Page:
Not included in the Wright Water study, among others, were wetlands adjacent to intermittent streams. Several streams in the Planning Area are intermittent, filling ponds and wetlands along the way. Usually the streams run predictably during spring snowmelt and spring/summer rains. The lack of coverage by the Wright Water study would suggest that some of the critical aquifer recharge areas are not listed, not mapped, and not protected under current Boulder County wetlands regulations. This may be a serious oversight for an otherwise dry region such as the Magnolia area.
Local mapping of the National Wetlands Inventory (produced by the US Department of Interior and on file with the Boulder County Parks and Open Space Department) documents approximately 15 other wetland sites within the Planning Area. Since this information is based upon photo interpretation of satellite imagery, the data are not reliable unless field checked. This inventory may be useful as a basis for additional field work.
Existing controls for wetland activities in the County include federal regulations governed by the Clean Water Act. Nationwide and general permits that allow dredge and fill of wetlands are administered by the US Army Corps of Engineers, with additional oversight by the US Environmental Protection Agency. State regulations do not directly address wetlands; however, requirements for water quality may limit impacts to wetlands.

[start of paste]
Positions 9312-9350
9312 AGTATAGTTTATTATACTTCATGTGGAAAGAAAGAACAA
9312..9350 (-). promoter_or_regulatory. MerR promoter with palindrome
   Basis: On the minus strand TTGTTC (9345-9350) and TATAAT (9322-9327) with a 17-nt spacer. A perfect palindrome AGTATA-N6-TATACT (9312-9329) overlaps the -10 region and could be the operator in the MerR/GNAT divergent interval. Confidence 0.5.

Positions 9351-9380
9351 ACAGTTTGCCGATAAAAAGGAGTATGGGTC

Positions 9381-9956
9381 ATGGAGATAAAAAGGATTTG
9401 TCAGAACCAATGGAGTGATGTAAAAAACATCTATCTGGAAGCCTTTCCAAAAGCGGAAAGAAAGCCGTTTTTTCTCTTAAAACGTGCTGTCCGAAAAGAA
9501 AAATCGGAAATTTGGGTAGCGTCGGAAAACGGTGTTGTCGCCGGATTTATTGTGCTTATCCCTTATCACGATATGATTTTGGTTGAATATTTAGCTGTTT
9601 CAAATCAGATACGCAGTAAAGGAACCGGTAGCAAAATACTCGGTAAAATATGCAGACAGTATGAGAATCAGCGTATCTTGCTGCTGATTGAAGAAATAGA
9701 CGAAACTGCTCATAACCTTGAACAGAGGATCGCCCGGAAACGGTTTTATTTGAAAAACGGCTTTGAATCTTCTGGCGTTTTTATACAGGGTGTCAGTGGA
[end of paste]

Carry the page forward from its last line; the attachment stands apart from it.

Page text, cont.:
Regulation of wetlands in the unincorporated areas of the County depends upon applicability of County land use processes such as subdivision review, special use permit, or site plan review. In these situations, wetlands issues are addressed on a case-by-case basis as part of the environmental review of the land use proposal. When a wetland lies within a Natural Area or Natural Landmark, as designated in the Environmental Resources element of the Boulder County Comprehensive Plan, additional regulations associated with these designations are incorporated into the review of the land use proposal.
Surface water drains through porous soils or directly into fractures in the underlying crystalline-rock, recharging the aquifers. Groundwater in turn runs from springs or seeps, or is pumped back to the surface and used for domestic, agricultural, or industrial purposes. If surface water is contaminated, for example, by disposed industrial wastes or faulty residential septic systems, this contamination may resurface again. Studies completed in Boulder County and neighboring counties show clearly the hydraulic connection between faults, fractures, and joints in underlying crystalline bedrock and both surface and groundwater (Burns, McCrumb et al, 1973; Waltz, 1975; Hall, Hillier et al. 1982; Hall and Johnson, 1979)
A study was undertaken in 1980 by the Boulder County Health Department, the US Geological Survey, and the Colorado Geological Survey, sampling nearly 700 wells and springs, and 37 sites on 18 streams throughout the County. Water quality was found to be generally suitable for municipal supplies, but often exceeded standards for manganese and fecal coliform bacteria contamination. Trace-element contamination was found to be widespread, occurring in 12 of 18 streams sampled. Surface water quality generally degraded as it lost altitude, on its way to the plains. Mining, farming, ranching, and the disposal of municipal and industrial wastes were shown to contribute to this increasing contamination.
A companion study was undertaken in 1996 to compare recent data with the 1976 data of the previous study (Bruce and O'Riley, 1997). Unfortunately, surface water was not re-sampled in the recent study, and the authors caution against drawing conclusions about any trends in water quality without continued sampling over a longer period. The 1996 report notes that "overlying land use can have direct effects on quality of groundwater and that groundwater eventually discharges to surface water streams and lakes."